Mum silenced on killer’s plea

Ian Simms and (below) Helen McCourt
Ian Simms and (below) Helen McCourt

A NOTORIOUS Wigan killer will make his latest bid for freedom on Monday.

And the mother of his victim is being denied a new chance to speak against him.

Helen McCourt

Helen McCourt

It is a quarter of a century since Ian Simms was jailed for the murder of 22-year-old Billinge insurance clerk Helen McCourt.

But Simms, who was convicted on overwhelming evidence that he battered and strangled Helen in the George and Dragon in Main Street then disposed of her remains elsewhere, is still entitled to regular parole hearings.

His latest - at which he was expected to plead entitlement to a downgrading to a lower security category of prison as a prelude to release - was due to take place last October.

Indeed Helen’s mum Marie attended a session at Leyland’s Garth Prison and read out a prepared statement, in Simms’s absence, explaining to the panel the pain she was still being caused by his refusal to disclose her daughter’s final resting place.

Believing that Simms would give his side later the same day, she left and was told to expect a ruling within a fortnight.

Exactly two weeks of anxious waiting later though, Mrs McCourt was shocked and angered to be told that Simms - for reasons still not to this day revealed - did not testify and that the hearing would only resume this March at the earliest.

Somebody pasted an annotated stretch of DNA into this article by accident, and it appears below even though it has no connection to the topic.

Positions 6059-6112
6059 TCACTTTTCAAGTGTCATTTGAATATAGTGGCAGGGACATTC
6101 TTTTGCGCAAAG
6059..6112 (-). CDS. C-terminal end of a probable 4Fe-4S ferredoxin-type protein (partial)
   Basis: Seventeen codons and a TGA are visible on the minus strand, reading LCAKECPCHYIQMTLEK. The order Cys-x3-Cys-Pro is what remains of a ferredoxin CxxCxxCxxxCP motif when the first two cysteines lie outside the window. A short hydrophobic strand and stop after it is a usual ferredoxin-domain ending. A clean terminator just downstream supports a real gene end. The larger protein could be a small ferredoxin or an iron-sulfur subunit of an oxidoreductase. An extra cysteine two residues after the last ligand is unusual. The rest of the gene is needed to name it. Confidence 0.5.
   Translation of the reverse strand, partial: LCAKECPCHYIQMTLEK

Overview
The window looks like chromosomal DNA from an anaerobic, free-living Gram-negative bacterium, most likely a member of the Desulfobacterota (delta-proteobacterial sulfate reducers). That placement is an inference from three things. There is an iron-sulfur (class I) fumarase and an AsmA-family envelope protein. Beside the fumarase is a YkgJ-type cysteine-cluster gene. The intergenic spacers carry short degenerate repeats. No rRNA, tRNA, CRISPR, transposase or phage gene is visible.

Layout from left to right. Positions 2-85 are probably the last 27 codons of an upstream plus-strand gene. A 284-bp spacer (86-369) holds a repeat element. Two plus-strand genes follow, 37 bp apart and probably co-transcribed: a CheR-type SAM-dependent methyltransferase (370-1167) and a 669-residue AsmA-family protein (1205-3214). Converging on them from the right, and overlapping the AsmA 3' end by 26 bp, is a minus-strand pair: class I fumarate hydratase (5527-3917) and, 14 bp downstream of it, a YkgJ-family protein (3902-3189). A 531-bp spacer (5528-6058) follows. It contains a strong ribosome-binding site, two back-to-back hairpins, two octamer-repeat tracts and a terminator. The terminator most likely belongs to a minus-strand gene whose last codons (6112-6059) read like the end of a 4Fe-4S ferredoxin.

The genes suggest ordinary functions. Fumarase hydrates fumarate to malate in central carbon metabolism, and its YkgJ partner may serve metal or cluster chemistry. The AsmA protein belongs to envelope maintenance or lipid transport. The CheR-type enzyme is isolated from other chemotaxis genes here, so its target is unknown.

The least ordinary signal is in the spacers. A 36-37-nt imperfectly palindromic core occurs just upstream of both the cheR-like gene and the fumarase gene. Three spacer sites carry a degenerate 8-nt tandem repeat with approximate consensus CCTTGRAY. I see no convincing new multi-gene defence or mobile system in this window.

Now she has been notified that Simms will appear before the panel - presumably at Garth if he remains a prisoner there - after the weekend.

Mrs McCourt has been anxious to retestify, particularly as events took a dramatic turn soon after the aborted hearing when police exhumed a grave at St Aidan’s Church, Billinge. They had been acting on a credible tip-off that Simms had put Helen’s body in it on the eve of a February 1988 funeral.

Tragically the search drew a blank; but this itself, Mrs McCourt says, is important evidence in favour of Simms’s continued incarceration.

She said: “It is more than five months since I testified to the panel. I think it is only fair that I should speak again so that my evidence is as fresh in the minds of the panel as his. But they are not going to let me do that. This is despite what happened at St Aidan’s since. The fact that Helen was not found after all that expectation and trauma serves very well as an example of how much pain Simms is continuing to cause us after all these years.”